Nearly seven years ago, U.S. President Barack Obama traveled to the Turkish capital, Ankara, to address the country’s parliament. Turkey was second only to Russia in its need of a “reset.” The war in Iraq had damaged Washington’s ties with Ankara, which had warned of the dangers of a U.S. invasion and paid a price for its destabilizing effects. The new U.S. president’s gauzy rhetoric before the Grand National Assembly about how Turkish and Americans soldiers stood shoulder-to-shoulder “from Korea to Kosovo to Kabul” and his admiration for “Turkey’s democracy” seemed to hit exactly the right notes. It was the dawn of a new era in which close relations with a large, prosperous, democratizing, predominantly Muslim country would exemplify a more constructive, less belligerent course for U.S. foreign policy.
Now at the tail end of that era, Washington seems to have gotten nowhere with Ankara. The issues at stake are different, but discord and mistrust characterize what was supposed to have been a “model partnership” based on both common interests and values. What happened?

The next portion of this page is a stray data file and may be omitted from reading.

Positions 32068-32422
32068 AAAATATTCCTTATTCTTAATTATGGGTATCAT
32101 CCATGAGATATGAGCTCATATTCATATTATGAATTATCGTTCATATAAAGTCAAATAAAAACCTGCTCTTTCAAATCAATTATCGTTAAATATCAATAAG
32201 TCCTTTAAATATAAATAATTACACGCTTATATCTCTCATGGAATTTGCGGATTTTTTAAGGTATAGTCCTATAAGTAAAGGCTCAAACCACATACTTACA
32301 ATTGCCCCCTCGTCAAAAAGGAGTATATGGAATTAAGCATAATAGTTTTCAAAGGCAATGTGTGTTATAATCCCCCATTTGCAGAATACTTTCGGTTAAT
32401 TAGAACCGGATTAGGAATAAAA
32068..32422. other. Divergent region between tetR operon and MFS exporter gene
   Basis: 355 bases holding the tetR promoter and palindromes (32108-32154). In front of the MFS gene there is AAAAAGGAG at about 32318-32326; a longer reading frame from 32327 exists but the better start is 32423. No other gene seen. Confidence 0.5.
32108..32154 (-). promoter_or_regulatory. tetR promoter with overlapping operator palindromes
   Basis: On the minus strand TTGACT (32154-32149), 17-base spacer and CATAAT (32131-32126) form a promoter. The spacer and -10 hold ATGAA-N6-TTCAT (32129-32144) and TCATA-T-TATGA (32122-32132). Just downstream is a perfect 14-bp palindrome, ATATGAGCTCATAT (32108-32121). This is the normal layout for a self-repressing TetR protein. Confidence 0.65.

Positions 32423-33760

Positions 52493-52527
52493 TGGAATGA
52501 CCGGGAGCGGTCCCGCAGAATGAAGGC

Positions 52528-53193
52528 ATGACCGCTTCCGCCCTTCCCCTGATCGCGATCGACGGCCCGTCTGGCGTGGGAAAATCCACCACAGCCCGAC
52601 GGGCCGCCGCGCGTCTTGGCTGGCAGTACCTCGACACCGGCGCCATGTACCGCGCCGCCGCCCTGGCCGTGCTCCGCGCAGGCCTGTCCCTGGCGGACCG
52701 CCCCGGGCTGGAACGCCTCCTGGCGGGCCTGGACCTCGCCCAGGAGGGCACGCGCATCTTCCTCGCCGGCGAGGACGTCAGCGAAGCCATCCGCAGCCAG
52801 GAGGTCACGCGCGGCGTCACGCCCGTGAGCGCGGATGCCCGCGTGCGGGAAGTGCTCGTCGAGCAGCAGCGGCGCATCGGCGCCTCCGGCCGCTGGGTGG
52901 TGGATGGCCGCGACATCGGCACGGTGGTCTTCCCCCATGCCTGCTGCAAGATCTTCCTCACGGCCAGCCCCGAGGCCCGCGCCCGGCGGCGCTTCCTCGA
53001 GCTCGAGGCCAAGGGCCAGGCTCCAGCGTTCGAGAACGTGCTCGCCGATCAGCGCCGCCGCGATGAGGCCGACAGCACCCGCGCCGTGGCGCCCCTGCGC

In a sense, nothing. Despite the way foreign policy elites have talked about Turkey—championing its Western-oriented foreign policy—the relationship was always an exercise in frustration. There were major differences between the two countries over U.S. President John F. Kennedy’s decision to withdraw Jupiter missiles from Turkey after the Cuban missiles crisis, the Turkish invasion and occupation of northern Cyprus in 1974 that resulted in an American arms embargo, Ankara’s relations with Athens, the Armenian genocide, and Turkey’s position on the invasion of Iraq. Even during the early Obama years, U.S. officials suffered painful whiplash. A year after Obama’s appearance at the Turkish parliament, Ankara vetoed a UN Security Council resolution sanctioning Tehran; negotiated a nuclear deal with Iran (and Brazil); and enabled the infamous Freedom Flotilla that sought to break Israel’s naval blockade of the Gaza Strip and resulted in the
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